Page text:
A feel-good “found family on a spaceship” story

One is naturally intimidated when taxed with writing a review for a book that deserves as much positive attention as Becky Chambers’ A Long Way to a Small Angry Planet. Will my words adequately advertise all its good qualities? What does my review add that other people’s haven’t already?

So first of all, let me start by saying that if you’re reading my reviews because you like my books, if you like the way I construct a spec fic safe space where you don’t have to worry that the characters you’ve grown the most attached to are the ones to die in Act 3, and if you like the found families I create and gender diversity I celebrate, then yes, this book is like that. It’s not like characters are never sad or even devastated in Long Way but there’s an overall positive coating that makes the book a sort of healing bath.

In some senses it’s structured more like a single season of a television show instead of a movie — the adventures of the ship’s crew are more episodic than all part of a continuous arc, with the various stakes in the episodes rising as we near the “season finale.” If there is an arc, it’s the crew becoming more and more like family, as the n00b audience insert character, a human woman from Mars who signs on as a clerk to help the ship deal with paperwork and bureaucracy, integrates into their culture and learns about the various nonhuman species on board. She’s learned about a lot of species in university, but nothing compares with the real thing.

The book gives you so many characters to love. My favorites were Kizzy Shao, who’d be a Manic Pixie if she wasn’t actually the center of her own narrative instead of the catalyst in someone else’s–she labeled the caf and decaf teas “happy tea” and “boring tea” and knitted hats for computer equipment, and “Dr. Chef”, the nickname for the ship’s medic and cook who belongs to a Totoro-shaped alien species that starts out female, then turns male in old age. I loved him for being generally nurturing and adorable, but he belongs to a species with an incredibly tragic history.

In fact, a lot of the book is “here’s an adventure, but what’s really interesting about this chapter is more worldbuilding.” I usually hate the worldbuilding parts of spec fic, but Chambers explained hers so gracefully–integrated into the narrative rather than dry exposition–that I was never confused. For example, another crewmember belongs to a species of sentient, feathered reptiles who love to cuddle, especially in huge groups, and have elaborate childrearing and family structures.

During the course of the book, two of the female characters become involved with each other and stay together, but I won’t mention which two because it’s not often one reads a book where something canonically queer happens but you have the pleasure of not knowing exactly what it’ll be from the beginning. I will also warn for character death, but it’s not any of the women involved in the f/f relationship. It’s a sad moment, but the book needs it because after so many snatches from the jaws of tragedy I think getting to “win” inevery single adventure would have made the happy parts of the book feel cheap. Chambers did take a lot of “easy ways out” — things work and ships don’t blow up; people find out about secrets and don’t shut out the deceptive character for several chapters of angsty cold shoulders — so while that is always really soothing to read, a little sadness sort of justified all that, if you will.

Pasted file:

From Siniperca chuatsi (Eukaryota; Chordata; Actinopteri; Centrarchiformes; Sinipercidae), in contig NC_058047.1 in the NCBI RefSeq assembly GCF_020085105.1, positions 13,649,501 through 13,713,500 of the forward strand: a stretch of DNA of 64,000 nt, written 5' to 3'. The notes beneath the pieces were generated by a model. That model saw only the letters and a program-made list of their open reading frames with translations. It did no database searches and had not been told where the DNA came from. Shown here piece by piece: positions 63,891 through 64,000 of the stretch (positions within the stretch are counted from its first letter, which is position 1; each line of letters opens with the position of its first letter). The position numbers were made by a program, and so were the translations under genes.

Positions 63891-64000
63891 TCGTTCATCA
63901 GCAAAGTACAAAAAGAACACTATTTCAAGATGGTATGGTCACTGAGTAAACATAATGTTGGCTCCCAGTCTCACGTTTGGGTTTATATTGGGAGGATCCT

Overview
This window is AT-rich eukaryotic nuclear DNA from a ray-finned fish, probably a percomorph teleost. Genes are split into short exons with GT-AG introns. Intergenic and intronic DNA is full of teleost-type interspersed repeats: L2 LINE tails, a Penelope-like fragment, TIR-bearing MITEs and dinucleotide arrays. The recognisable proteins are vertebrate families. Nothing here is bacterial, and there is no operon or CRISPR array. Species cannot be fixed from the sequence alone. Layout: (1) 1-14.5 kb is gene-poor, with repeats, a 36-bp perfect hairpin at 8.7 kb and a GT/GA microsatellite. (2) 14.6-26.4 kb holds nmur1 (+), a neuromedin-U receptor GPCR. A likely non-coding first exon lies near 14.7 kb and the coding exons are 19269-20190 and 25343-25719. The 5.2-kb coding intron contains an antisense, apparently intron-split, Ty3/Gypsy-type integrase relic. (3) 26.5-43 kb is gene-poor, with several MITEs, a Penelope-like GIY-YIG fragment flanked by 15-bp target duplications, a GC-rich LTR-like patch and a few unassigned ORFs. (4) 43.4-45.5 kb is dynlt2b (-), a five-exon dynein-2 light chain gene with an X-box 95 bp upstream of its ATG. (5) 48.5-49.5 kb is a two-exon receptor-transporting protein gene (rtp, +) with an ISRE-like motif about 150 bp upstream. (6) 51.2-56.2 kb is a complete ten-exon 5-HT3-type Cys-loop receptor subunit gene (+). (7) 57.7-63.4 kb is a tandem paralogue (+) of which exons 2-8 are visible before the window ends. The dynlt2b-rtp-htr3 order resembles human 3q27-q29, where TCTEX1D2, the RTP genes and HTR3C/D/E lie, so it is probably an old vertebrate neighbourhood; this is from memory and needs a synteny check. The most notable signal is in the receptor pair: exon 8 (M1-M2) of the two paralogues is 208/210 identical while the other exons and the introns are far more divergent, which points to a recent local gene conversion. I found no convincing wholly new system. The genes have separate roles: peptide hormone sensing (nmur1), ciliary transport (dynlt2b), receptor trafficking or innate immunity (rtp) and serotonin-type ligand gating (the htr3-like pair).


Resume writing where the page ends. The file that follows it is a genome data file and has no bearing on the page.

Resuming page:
I have to note that I imagined the ship’s cantankerous “annoying coworker” character, Corbin who maintains the algae the ship uses as fuel, as Alan Rickman’s character in Galaxy Quest. Not so much because of anything Chambers wrote, but because Rickman’s character when he was playing the actor–not his TV alien role–was so cranky that it just seemed to fit, and I couldn’t shift it. Hope that’s okay!

If Long Way has a theme besides “found family in space”, it’s how to deal with the inherent violence of being alive, or maybe I mean the inherent responsibility we adopt as sentients for being sentient, to avoid violence or at least apply it judiciously. Weapons and who decides to not only use them but even possess them comes up again and again, and Dr. Chef’s backstory is a poignant cautionary tale (it’s laid on thick but so interesting that who gives a shit?) Dr. Chef is a good microcosm of what makes this book so appealing to me–besides the polyamorous cuddling dragon lady–in that he’s had a rough life, but now he’s surrounded by affection and pursuits that make him happy.

The book also goes into issues of bodily autonomy in several different ways, and into the question of whether artificial intelligence should be treated with the same respect and rights as living beings.

I do not remember any major triggers other than that there is character death. Also, Corbin uses slurs, but they’re in-universe slurs–this is a universe where interspecies bigotry is a major thing and often addressed in-text, but there’s no trace of homophobia/heteronormativity or even racism, since humanity seems to have mostly evened out to a random brown.

(Also, the f/f relationship isn’t the only queerness in the story; Kizzy has two dads, I’m fairly sure the reptile aliens don’t give a shit, and there are various alien forms of nonbinary gendering that don’t parse to human models of nonbinary gender.)

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About Shira

Queer Jewish feminist author
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